Mixed messages over mandatory face coverings for taxi and private hire drivers and passengers
Taxi and private hire drivers “should” wear face coverings from next Monday, though private hire vehicles and taxis are not included in new Department for Transport rules that make it mandatory for public transport staff and passengers to wear face coverings.
In response to the new rules, Transport for London (TfL) said all taxi and private hire drivers should wear face coverings while working from Monday, June 15.
Transport Secretary Grant Shapps last week announced it would mandatory for passengers to wear face coverings when using public transport in England. But DfT officials later confirmed this does not cover occupants of taxis and private hire vehicles.
Graham Robinson, taxi and private hire general manager at TfL, issued a notice stating said drivers should follow the guidelines: “While the Government advice doesn’t explicitly cover the use of taxi and private hire services, this guidance is intended to mirror the arrangements put in place on public transport,” he wrote.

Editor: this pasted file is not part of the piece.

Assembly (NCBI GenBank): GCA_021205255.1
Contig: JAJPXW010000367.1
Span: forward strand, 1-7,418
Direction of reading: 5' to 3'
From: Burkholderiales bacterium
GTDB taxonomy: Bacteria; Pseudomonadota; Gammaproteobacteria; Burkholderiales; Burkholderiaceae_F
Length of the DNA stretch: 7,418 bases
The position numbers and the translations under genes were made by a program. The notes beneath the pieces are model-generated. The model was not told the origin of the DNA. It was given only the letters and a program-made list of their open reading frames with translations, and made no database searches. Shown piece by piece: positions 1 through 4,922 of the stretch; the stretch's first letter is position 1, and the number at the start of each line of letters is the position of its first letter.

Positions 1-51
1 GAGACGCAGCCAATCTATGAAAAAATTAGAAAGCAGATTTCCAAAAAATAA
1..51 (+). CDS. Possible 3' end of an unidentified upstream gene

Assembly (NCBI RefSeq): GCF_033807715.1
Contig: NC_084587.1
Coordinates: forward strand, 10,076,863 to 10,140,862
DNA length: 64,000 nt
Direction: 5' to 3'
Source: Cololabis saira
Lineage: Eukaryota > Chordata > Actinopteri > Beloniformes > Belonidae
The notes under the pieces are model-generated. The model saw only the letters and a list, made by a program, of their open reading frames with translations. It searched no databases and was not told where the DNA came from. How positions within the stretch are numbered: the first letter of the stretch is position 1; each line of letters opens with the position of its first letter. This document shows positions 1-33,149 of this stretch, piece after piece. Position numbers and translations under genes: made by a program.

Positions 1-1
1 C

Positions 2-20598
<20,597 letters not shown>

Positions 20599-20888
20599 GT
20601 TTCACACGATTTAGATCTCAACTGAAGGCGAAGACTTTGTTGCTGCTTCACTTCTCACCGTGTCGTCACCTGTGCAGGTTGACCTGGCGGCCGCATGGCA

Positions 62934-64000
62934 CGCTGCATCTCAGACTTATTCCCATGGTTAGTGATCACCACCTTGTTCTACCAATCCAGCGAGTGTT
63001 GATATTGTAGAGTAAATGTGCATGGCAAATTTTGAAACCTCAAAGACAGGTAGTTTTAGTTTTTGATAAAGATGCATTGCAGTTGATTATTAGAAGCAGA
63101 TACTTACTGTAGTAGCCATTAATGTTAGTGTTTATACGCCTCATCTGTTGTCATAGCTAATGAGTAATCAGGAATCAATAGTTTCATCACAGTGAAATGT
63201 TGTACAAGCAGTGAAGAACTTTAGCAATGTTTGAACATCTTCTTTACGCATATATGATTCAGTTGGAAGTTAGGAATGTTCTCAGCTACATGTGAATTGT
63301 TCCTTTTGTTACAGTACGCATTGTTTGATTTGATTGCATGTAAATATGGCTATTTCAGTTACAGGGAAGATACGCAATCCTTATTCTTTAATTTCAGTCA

The DfT said it was up to taxi and private hire operators to implement measures to protect drivers and passengers – including refusing to carry passengers who refuse to wear a face covering.
The DfT said it was up to local licensing authorities to “consider ways in which they can work with their licensees to support all reasonable measures to protect taxi and PHV drivers and passengers”.
Meanwhile TfL has “advised” taxi and PHV passengers to wear face coverings when travelling, and backed up the DfT view that drivers could refuse to carry passengers who refuse to wear a face covering. TfL has also advised operators to warn pre-booked customers in advance of the face covering requirement.
Black Cab drivers feel they should be exempt from the rule as their vehicles have permanent partitions fitted. Steve McNamara, general secretary of the Licensed Taxi Drivers’ Association wrote to members, saying it was “perfectly reasonable” to expect Private Hire drivers and their passengers, to wear masks in an un-partitioned car, but it was “totally unnecessary, overly burdensome and restrictive in a purpose built vehicle, with a partition, and where social distancing is possible”.
He added: “If members who are in the higher risk categories, or others prefer to wear a mask, that's fine, but to make it mandatory is unnecessary.”